We climbed Sky Hill Monday afternoon. That's a mountain near here; not an awfully high mountain, perhaps--no snow on the summit--but at least you are pretty breathless when you reach the top. The lower slopes are covered with woods, but the top is just piled rocks and open moor. We stayed up for the sunset and built a fire and cooked our supper. Master Jervie did the cooking; he said he knew how better than me and he did, too, because he's used to camping. Then we came down by moonlight, and, when we reached the wood trail where it was dark, by the light of an electric bulb that he had in his pocket. It was such fun! He laughed and joked all the way and talked about interesting things. He's read all the books I've ever read, and a lot of others besides. It's astonishing how many different things he knows.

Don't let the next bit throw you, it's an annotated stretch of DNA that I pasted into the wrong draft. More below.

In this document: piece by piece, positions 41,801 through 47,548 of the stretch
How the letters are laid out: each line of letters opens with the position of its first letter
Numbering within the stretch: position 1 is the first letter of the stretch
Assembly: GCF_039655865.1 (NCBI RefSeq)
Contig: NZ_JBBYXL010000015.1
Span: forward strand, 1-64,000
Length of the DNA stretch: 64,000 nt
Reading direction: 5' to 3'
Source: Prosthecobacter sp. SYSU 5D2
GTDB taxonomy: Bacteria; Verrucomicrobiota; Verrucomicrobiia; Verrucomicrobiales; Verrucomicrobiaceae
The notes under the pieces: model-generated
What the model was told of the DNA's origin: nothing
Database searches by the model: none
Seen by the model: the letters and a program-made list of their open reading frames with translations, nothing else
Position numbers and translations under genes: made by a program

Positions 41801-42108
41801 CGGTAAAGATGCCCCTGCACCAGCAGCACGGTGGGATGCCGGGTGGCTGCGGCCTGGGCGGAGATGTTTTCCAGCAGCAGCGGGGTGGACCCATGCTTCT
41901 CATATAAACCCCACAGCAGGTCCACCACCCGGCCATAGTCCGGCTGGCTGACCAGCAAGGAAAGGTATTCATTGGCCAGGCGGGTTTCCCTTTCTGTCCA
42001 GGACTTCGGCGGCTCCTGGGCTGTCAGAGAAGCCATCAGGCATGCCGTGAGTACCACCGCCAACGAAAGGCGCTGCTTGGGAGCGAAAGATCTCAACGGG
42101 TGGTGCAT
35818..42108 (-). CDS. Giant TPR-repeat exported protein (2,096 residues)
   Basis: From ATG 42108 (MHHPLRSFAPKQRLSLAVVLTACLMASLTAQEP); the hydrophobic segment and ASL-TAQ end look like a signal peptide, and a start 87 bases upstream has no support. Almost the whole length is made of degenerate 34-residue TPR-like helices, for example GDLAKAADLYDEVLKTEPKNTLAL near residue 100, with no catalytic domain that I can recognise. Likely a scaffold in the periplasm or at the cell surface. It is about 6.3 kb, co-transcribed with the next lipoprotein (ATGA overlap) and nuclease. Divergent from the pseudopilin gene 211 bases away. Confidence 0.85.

We went for a long tramp this morning and got caught in a storm. Our clothes were drenched before we reached home but our spirits not even damp. You should have seen Mrs. Semple's face when we dripped into her kitchen.
`Oh, Master Jervie--Miss Judy! You are soaked through. Dear! Dear! What shall I do? That nice new coat is perfectly ruined.'
She was awfully funny; you would have thought that we were ten years old, and she a distracted mother. I was afraid for a while that we weren't going to get any jam for tea.